“Ivar told me ‘Pack up a bag, you’ve got to go pick up a whale.  You’re going north with Watson to bring back Namu.’ I objected.  ‘Ivar we have got the Captain’s Table to open.’  Ivar answered, ‘No you have got to go.  After all when you return you can learn from someone else’s mistakes at the Table.’  So I obeyed and Ivar paid for all the food and fuel.”  But not the nets.

We will probably continue this story here later on.  As noted it is part of a work-long-in-progress on an Ivar biography called “Keep Clam.”  Other roughs from that work have been give rough premiers here and can be found in our earliest archives -whenever we manage to rescue them from what we are told is a temporary digital disappearance.


Whale sidewalk protest in front of Pier 56 on June 33, 1970.  Photo by Frank Shaw.

Seattle Now & Then: The Perry Apartments

(click photos to enlarge)

THEN: The Perry Apartments is nearly new in “postcard artist” M. L. Oakes look at them south on Boren to where it intersects with Madison Street. (Courtesy John Cooper)
THEN: The Perry Apartments is nearly new in “postcard artist” M. L. Oakes look at them south on Boren to where it intersects with Madison Street. (Courtesy John Cooper)
NOW: In a humble irony, the southeast corner of Madison Street and Boren Avenue which was first developed as a lordly home site for Federal Judge Cornelius Hanford, his wife Clara and their eight children is since 2006 home for 50 units of affordable senior housing developed by the Cabrini Sisters.  The Perry/Cabini structure was torn down in 1996.
NOW: In a humble irony, the southeast corner of Madison Street and Boren Avenue which was first developed as a lordly home site for Federal Judge Cornelius Hanford, his wife Clara and their eight children is since 2006 home for 50 units of affordable senior housing developed by the Cabrini Sisters. The Perry/Cabini structure was torn down in 1996.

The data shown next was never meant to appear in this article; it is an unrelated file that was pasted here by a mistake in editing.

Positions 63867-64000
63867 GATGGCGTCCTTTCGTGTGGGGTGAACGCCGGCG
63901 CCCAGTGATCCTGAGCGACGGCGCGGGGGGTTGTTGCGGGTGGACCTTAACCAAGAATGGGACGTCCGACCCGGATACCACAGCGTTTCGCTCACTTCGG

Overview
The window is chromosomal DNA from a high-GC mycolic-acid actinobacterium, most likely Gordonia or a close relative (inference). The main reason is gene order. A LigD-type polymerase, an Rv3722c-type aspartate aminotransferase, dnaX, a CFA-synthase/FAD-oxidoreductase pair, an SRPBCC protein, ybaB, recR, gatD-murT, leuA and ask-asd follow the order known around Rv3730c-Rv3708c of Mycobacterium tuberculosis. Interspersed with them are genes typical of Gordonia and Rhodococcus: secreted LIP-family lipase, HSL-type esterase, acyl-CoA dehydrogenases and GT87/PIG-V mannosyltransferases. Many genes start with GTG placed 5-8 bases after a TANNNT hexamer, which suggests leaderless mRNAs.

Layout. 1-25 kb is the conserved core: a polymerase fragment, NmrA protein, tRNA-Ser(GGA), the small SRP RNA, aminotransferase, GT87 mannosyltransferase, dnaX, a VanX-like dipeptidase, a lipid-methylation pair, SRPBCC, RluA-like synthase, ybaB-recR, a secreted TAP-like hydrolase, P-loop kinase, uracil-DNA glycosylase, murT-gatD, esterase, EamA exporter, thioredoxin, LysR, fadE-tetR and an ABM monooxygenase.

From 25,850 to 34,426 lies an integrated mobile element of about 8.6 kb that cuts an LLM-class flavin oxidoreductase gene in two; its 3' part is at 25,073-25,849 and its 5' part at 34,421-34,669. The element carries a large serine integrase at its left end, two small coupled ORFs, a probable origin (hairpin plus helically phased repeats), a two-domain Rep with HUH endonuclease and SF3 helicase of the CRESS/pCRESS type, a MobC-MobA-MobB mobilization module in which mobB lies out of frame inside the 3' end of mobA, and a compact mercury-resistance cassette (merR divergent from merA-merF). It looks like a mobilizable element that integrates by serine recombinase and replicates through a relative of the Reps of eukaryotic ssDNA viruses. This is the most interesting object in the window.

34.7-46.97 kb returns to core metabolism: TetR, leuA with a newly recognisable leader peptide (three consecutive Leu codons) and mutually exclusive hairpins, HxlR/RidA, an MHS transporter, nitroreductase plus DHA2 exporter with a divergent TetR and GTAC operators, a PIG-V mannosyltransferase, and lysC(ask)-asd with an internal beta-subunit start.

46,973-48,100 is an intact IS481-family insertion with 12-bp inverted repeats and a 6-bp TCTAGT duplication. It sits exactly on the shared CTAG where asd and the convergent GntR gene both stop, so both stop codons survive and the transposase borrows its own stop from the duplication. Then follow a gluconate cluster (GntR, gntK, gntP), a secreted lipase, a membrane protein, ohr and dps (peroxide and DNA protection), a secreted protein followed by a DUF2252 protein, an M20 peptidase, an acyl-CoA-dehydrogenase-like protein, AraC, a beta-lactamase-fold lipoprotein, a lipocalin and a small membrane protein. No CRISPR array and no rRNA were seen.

While supervising the construction of the prestigious St. James Cathedral, architects Marbury Somervell and Joseph S. Cote, both new to Seattle, became inevitably known to new clients.  Their two largest “spin-off” commissions were for Providence Hospital and these Perry Apartments.  The Perry was built on the old Judge Hanford family home site while the Cathedral was still a work-in-progress two blocks away.  St. James was dedicated in 1907 and the ornate seven-story apartment was also completed that year for its “first life” at the southwest corner of Madison and Boren.

What the partners could not have known was that they were actually building two hospitals. The Perry was purchased in 1916/17 by Sister Frances Xavier Cabrini – not then yet a saint – and converted into the Columbus Sanatorium and later the Cabrini Hospital, and thereby became the Catholic contributor to the make-over of First Hill – or much of it – into Seattle’s preferred “Pill Hill.”